In some ways, the Atlantic Ocean seems unusually wide at the moment.

Polls by the Pew Research Center show that western Europeans take an increasingly dim view of the United States, and not just its president. On the other side of the ocean, conservatives think that a clinching argument against universal health care is to call it European. Yet in other, more intimate, ways the two continents appear to be converging. U.S. families are increasingly hard to distinguish from European ones.

Soon after the Great Recession hit the U.S., in 2007, the birthrate began to fall. Many people lost their jobs or their homes. But in the past few years the economy has bounced back — yet births continue to drop. The total U.S. fertility rate, which can be thought of as the number of children the average woman will bear, has fallen from 2.12 to 1.77. It is now almost exactly the same as England’s rate, and well below that of France.

Although getting into Harvard will be a little easier as a result, this trend is bad for the U.S. in the long run. A smaller working-age population makes Social Security less affordable and means the national debt is carried on fewer shoulders.

The U.S. could admit more immigrants to compensate, but politicians seem loath to allow that. The baby bust also strikes a blow to U.S. exceptionalism. Until recently, it looked as if pronatalist policies such as generous parental leave and subsidized nurseries could be left to those godless Europeans. In the U.S., faith and family values would ensure a good supply of babies.

What changed? One possibility is that the drop is little more than a mathematical quirk. The total fertility rate is calculated by adding up the proportions of women in each year of life who had a baby in the previous year. Suppose that all U.S. women have exactly two children. If a cohort of women move to have those children later, the fertility rate will temporarily fall below two. This happened in the late 1970s, when the rate dipped to 1.74 before recovering.

To some extent, history is probably repeating itself. In 2017 the mean age of a first-time mother was 27, up from 25 in 2007. The teenage birthrate has halved in the past 10 years — something that Power to Decide, a campaign group, attributes to less sex and better contraception. Colleen Murray, its senior science officer, said the Affordable Care Act has made long-acting contraceptives like IUDs available to more young women.

The trend of Americans giving birth at ever older ages could run for a while. In Europe, a women’s mean age at first birth is 29. In Japan it is 31.

Still, comparisons with Europe and Japan are not exactly reassuring — both countries have smaller families than the U.S. And with every passing year the drop in U.S. fertility seems less temporary. Some data suggest that people have come to desire small families. The National Survey of Family Growth shows that 48 percent of U.S. women with one child expect not to have a second.

Some religious conservatives fear that a broad shift is underway. According to Gallup, a pollster, the share of Americans who never go to church has risen from 10 to 27 percent since 2000. That could be connected to falling fertility. But it is hard to disentangle cause from effect.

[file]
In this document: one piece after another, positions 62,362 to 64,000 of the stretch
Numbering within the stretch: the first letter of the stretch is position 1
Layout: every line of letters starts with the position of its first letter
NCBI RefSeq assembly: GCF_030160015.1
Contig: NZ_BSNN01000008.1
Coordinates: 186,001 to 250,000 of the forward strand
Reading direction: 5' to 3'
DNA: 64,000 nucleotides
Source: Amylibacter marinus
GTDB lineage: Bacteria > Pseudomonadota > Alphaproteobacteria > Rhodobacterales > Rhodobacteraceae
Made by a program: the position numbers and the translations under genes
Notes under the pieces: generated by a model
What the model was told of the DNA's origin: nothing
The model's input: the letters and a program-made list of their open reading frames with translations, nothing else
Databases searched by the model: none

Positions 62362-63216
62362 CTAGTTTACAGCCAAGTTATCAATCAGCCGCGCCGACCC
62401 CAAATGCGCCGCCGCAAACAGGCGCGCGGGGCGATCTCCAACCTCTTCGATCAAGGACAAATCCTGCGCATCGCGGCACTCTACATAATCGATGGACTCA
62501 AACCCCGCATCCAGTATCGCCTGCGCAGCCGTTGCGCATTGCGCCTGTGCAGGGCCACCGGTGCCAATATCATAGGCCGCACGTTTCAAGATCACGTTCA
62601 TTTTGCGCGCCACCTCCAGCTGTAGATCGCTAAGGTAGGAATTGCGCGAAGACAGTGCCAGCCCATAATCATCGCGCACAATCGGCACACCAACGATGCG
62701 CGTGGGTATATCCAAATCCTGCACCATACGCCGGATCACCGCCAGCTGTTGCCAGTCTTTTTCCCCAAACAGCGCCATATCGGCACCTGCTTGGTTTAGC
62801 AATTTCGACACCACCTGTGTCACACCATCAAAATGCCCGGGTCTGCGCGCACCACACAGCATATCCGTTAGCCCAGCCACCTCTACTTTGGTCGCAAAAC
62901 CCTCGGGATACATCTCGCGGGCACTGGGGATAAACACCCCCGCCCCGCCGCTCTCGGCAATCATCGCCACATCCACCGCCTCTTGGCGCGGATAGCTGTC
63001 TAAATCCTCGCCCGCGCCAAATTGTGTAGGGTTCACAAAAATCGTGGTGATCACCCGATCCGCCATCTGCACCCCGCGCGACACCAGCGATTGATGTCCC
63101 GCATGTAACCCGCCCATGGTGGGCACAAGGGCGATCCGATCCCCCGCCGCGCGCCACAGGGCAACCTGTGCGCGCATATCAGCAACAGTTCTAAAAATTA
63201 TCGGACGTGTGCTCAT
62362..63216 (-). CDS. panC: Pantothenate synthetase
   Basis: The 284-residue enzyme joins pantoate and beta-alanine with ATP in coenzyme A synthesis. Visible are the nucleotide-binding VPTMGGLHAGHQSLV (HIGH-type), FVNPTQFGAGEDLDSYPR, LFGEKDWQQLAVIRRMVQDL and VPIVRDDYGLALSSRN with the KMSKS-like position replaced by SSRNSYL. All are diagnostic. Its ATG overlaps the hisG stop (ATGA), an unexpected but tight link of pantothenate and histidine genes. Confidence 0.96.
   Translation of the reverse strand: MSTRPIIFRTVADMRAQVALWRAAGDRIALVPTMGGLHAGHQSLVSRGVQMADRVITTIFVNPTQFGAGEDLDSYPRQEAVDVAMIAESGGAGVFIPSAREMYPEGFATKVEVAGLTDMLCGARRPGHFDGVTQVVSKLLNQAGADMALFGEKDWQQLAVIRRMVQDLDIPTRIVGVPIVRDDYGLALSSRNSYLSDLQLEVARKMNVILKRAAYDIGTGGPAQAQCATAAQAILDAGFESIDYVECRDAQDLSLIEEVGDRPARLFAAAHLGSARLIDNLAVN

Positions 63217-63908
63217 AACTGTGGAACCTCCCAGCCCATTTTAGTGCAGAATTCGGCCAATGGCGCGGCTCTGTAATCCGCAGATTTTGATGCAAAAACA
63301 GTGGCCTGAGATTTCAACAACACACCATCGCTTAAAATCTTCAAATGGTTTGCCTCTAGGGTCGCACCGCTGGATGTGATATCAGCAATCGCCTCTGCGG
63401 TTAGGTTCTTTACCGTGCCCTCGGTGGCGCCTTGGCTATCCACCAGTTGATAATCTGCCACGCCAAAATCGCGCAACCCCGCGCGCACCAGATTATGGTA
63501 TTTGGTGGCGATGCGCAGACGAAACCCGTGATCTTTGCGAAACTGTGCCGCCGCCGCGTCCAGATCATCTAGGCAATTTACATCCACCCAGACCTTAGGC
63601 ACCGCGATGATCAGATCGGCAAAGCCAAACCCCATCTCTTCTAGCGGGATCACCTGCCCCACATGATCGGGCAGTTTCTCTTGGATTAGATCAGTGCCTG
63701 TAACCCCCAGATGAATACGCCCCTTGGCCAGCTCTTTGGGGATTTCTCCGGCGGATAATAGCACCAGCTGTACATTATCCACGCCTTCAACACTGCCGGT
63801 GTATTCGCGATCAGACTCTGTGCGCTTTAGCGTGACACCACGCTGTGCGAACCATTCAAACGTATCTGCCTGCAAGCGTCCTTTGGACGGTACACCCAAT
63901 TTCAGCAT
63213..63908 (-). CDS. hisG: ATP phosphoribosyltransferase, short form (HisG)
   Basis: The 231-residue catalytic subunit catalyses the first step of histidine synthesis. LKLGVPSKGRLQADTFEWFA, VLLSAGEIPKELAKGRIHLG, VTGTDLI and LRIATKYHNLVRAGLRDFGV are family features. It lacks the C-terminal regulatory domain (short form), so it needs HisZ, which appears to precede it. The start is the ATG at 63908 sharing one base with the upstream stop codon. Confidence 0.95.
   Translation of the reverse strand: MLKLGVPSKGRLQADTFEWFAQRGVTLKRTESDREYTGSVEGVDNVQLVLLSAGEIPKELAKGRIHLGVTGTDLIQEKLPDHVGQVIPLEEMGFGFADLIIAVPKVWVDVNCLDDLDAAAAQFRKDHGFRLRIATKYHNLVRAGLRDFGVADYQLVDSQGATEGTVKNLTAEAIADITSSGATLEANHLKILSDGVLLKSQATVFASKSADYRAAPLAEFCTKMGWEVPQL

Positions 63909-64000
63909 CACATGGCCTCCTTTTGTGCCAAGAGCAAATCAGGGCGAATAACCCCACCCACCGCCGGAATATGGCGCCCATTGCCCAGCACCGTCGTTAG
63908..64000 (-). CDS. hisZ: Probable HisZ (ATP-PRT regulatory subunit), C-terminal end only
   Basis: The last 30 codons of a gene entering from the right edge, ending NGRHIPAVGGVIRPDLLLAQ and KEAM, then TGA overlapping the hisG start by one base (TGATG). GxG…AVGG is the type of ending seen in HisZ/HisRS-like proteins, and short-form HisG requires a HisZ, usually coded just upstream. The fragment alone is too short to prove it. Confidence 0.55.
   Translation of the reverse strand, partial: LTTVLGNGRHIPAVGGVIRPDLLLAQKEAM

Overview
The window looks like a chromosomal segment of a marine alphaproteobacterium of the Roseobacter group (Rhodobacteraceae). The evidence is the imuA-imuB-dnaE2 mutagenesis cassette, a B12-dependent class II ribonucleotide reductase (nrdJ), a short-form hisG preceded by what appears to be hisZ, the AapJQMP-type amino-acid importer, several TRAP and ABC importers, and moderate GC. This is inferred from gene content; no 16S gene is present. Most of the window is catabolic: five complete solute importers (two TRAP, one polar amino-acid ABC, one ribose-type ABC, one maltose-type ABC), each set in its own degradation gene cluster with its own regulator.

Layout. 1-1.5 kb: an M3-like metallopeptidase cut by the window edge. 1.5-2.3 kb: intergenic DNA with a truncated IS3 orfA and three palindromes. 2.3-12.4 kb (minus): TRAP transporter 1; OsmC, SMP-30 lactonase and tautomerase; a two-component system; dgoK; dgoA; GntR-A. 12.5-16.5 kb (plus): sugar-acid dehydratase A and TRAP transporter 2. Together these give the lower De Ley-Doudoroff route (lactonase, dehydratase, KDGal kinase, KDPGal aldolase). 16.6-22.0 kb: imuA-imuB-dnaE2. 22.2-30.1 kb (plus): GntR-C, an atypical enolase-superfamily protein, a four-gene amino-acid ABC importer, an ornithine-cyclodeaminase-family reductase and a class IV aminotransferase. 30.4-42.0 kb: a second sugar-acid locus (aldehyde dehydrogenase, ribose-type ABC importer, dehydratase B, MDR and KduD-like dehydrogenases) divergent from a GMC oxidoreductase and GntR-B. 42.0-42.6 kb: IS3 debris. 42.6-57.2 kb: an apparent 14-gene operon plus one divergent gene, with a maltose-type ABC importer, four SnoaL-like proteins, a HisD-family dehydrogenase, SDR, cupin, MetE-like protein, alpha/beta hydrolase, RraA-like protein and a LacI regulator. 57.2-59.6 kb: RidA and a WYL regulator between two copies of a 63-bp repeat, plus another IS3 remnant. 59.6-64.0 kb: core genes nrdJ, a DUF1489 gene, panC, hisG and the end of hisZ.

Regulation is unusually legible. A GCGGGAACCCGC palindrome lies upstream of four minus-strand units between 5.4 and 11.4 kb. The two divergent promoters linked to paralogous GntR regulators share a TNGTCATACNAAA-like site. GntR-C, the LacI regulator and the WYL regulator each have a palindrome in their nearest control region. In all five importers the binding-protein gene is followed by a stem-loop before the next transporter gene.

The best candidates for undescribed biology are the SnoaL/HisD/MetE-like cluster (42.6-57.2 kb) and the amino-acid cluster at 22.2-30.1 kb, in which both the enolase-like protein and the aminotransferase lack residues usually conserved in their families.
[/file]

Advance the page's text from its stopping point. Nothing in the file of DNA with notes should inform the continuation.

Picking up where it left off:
What is clearer is that the U.S. fertility rate is being pulled down by two groups of people: Latinos and urbanites. Latino women still have more children, beginning at a younger age, than non-Latino whites, blacks or Asians. But their fertility rate is falling exceptionally quickly. Between 2007 and 2017 it dropped from three to two, pulling down the national average.

William Frey, a demographer at the Brookings Institution, points out that the recession hit them hard. Many Latinos worked in the construction business, which collapsed, and lost their homes to foreclosure. Latinos are also increasingly American. Two-thirds were born in the country, and the proportion is rising. They have probably adopted American small-family norms.

The fertility rate has fallen more sharply in large cities than in smaller cities or rural areas. Rents and prices have soared, making it harder to afford an extra bedroom. Lots of properties are being built in city centers — but many of these are tiny flats in towers. In 2006, only 27 percent of newly-completed apartments had fewer than two bedrooms. In 2017, fully 48 percent did.

Nir Shoshani of NR Investments, a property developer in Miami, said some of this change is driven by demography. People are staying single and childless for longer, so there is more demand for small flats. But the towers are also rising because politicians and officials want them to rise. As in other cities, Miami’s zoning laws have changed to favor little boxes. A recent reform allows builders to create homes of just 275 square feet.

It is possible that cities like Miami are not only accommodating the growing ranks of single and childless people, but are creating more of them. Hill Kulu, a demographer at the University of St. Andrews in Scotland, has found that in England and Finland suburbanites and small-town-dwellers have more children than you would expect from looking at other aspects of their lives. It is almost as if extra bedrooms and child-friendly neighborhoods make children.

Perhaps the U.S. family is becoming more European because its cities are looking a little denser and a little less suburban — that is, a little more European.